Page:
The widow regarded him thoughtfully, and an expression of something very like shrewdness came into her eyes. She did not ask upon whose authority he had come or precisely what he was seeking-questions she should certainly have felt entitled to ask. Instead, she said, in a low, calm voice: “I should not object to your looking into the safe, Lord Charles, but I very much regret that it is impossible. I myself have desired to do so. Unfortunately, I do not have a key.” She produced the black handkerchief and touched it to one eye. “My darling Alfred kept it always with him, but it was not with his effects when they were returned to me. I very much fear that his assailant took it from him.”
“Ah,” Charles said, reaching into his pocket and pulling out the key he had found in Alfred Day’s trousers. “I wonder if this might be what you have been looking for.” He held it out, adding apologetically, “I examined your husband’s belongings yesterday in the surgeon’s office. I felt the key might be material to the investigation, so I retained it.”
The widow leaned forward and snatched the key from him. “Yes!” she exclaimed, with evident relief. “This is the very key! Lord Sheridan, I do thank you!”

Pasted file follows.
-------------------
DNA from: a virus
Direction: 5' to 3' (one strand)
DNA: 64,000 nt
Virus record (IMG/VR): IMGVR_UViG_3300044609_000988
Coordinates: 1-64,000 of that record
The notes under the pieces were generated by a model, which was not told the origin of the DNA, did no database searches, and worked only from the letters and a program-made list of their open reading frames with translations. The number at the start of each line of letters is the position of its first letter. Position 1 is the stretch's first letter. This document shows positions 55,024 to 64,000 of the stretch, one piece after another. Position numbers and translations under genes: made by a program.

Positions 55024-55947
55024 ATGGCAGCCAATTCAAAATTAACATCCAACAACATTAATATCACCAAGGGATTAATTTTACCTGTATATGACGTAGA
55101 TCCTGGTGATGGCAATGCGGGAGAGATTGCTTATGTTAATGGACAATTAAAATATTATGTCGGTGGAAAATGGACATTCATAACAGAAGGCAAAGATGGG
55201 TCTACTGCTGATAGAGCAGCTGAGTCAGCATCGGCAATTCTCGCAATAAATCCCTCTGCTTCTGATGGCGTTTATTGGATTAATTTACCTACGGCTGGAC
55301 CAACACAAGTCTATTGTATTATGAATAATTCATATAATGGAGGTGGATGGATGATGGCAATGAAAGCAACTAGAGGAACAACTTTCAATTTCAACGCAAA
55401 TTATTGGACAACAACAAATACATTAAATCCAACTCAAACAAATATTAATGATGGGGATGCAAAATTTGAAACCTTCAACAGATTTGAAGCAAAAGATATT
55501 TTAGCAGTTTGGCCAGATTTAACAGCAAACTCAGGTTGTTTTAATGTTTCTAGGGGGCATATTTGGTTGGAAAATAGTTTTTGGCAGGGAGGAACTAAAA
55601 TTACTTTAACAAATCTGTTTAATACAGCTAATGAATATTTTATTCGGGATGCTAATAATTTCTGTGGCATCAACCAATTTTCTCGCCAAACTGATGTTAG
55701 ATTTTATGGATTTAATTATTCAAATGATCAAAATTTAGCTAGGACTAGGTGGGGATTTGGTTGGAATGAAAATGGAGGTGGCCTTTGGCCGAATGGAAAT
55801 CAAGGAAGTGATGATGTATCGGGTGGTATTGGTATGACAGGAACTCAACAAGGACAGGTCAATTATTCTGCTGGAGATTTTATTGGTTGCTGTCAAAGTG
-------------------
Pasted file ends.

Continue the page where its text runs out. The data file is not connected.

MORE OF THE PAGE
“You are most welcome.” Charles bowed deferentially. “Would you mind-That is, do you think-?”
The widow did not wait to hear his request repeated. She stood with alacrity. “Come with me to the library, your lordship,” she commanded, sweeping purposefully out of the room, Charles following in some surprise. He had not expected quite so eager a compliance with a request that he considered rude and peremptory.
The library was devoid of books, containing only a desk, a leather sofa, and two wooden chairs. One of the chairs was placed in front of a window. On it sat an elderly manservant holding an ancient percussion cap shotgun across his knees.